The result is a huge cityscape setting that CD Projekt Red has already called “far, far bigger” than The Witcher 3, which itself was a massive world filled seemingly endless sidequests. Visual effects artist Jose Teixeira said that The Witcher 3 was a “really good and often brutal learning experience”, and he firmly believes that Cyberpunk 2077 will benefit greatly the studio’s experience with its predecessor. I’m inclined to agree.
RPG fans have played across plenty of high fantasy environments similar to what is shown in The Witcher series, like the worlds of The Elder Scrolls and Dragon Age. While they’re fantastic worlds filled deep with unique lore to explore, Night City is something different entirely. While franchises like Mass Effect explored futuristic sci-fi universes, no project of comparable size has truly dived into the cyberpunk aesthetic.
This gives CD Projekt Red a unique opportunity to make its mark with some truly great. When speaking strictly about its setting, Cyberpunk 2077 has already set itself apart, and that’s a good thing.
It started large-scale
This isn’t to say the development of The Witcher 3 started small (it didn’t), but at its peak, there were some 250 in-house employees developing the game. Cyberpunk 2077 has over 400 in-house developers, and while neither of these numbers includes global out-sourced development staff, having nearly double the amount of in-house staff isn’t something to overlook.
To further help the development of Cyberpunk 2077, CD Projekt Red has partnered with a Canadian studio named Digital Scapes, which has been tasked with creating various technologies for the game’s development. The studio has also partnered with NVIDIA to produce real-time ray tracing effects for lighting, which means the breathtaking neon lights of Night City will react in a realistic, live manner.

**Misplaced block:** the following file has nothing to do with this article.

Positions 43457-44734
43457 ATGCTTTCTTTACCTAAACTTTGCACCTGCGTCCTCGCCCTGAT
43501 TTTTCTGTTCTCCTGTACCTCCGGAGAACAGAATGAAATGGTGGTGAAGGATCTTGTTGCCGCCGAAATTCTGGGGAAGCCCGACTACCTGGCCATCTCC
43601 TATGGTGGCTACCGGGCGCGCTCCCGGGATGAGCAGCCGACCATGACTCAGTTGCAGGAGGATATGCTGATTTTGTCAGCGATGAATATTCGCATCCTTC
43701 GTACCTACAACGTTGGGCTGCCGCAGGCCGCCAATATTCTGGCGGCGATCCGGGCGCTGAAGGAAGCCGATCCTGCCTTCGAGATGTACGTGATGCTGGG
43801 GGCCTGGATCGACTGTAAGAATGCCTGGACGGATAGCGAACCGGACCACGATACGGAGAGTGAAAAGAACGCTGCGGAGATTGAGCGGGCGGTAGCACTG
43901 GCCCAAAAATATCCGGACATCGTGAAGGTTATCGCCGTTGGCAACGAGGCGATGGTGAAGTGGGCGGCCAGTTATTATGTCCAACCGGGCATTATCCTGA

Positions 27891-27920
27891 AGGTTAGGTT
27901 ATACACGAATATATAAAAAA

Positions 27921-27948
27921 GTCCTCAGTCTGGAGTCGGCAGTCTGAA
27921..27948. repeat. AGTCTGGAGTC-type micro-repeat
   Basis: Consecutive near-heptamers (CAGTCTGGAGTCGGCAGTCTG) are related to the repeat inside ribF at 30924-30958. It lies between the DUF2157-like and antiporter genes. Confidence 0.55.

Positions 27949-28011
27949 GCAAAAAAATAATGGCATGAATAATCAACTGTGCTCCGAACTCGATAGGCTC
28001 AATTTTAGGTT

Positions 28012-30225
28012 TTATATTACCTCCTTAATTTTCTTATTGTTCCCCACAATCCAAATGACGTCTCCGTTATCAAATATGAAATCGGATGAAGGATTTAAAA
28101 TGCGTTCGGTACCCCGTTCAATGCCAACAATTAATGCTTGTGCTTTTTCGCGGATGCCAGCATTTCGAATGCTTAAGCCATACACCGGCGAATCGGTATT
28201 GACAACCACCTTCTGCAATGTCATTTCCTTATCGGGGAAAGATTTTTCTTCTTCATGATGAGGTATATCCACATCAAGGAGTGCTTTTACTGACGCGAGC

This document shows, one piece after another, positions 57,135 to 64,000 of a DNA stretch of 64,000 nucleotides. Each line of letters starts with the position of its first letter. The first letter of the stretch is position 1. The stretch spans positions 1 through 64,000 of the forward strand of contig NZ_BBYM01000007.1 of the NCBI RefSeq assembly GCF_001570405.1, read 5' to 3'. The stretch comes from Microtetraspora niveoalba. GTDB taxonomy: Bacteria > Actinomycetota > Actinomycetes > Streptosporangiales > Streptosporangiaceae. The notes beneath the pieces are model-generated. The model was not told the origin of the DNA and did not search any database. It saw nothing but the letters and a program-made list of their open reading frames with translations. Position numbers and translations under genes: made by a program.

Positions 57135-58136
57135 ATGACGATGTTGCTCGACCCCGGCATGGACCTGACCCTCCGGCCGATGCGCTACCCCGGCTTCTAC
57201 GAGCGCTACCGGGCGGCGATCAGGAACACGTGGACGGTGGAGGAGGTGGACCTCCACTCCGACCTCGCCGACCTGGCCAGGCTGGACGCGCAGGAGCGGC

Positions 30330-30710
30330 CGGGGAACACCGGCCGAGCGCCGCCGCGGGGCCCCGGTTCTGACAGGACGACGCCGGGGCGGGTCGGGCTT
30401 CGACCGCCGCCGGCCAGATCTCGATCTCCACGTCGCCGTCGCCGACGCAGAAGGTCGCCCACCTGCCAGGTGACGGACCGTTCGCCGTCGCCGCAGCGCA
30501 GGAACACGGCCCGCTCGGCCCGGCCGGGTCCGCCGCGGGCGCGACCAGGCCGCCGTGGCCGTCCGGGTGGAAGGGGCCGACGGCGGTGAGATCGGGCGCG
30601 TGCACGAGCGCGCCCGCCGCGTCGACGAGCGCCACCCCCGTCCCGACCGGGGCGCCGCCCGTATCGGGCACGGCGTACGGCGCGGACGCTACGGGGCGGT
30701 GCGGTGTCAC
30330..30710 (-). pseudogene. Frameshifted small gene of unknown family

In short, as much as The Witcher 3 was a technical marvel in 2015, Cyberpunk 2077 looks like it’s going to do the same for 2020’s higher standards. From what I’ve seen of the cinematics, the gameplay demonstrations and this year’s new screenshots, Night City isn’t just a larger environment to roleplay in—it looks incredible, it stays true to the cyberpunk aesthetic and it could impress on a scale we’ve never seen before.
Time will tell
It’s easy to get caught up in the hype of Cyberpunk 2077. The neon-filled city streets produce a stunning aesthetic, and the concept of weaponized prosthetics is a sci-fi fan’s dream. Still, it’s impossible to tell how the final product will be before you get to play it for yourself. Beyond that, CD Projekt Red has indicated that it may add a multiplayer content post-launch, which would only add another replayability factor to the title.
Can Cyberpunk 2077 be better than The Witcher 3? Absolutely. All of the building blocks have been put in place, development seems to be progressing nicely and few studios have a track record of success like CD Projekt Red.
One thing is certain, though: there are very few upcoming games that look to rival the quality of Cyberpunk 2077, let alone The Witcher 3.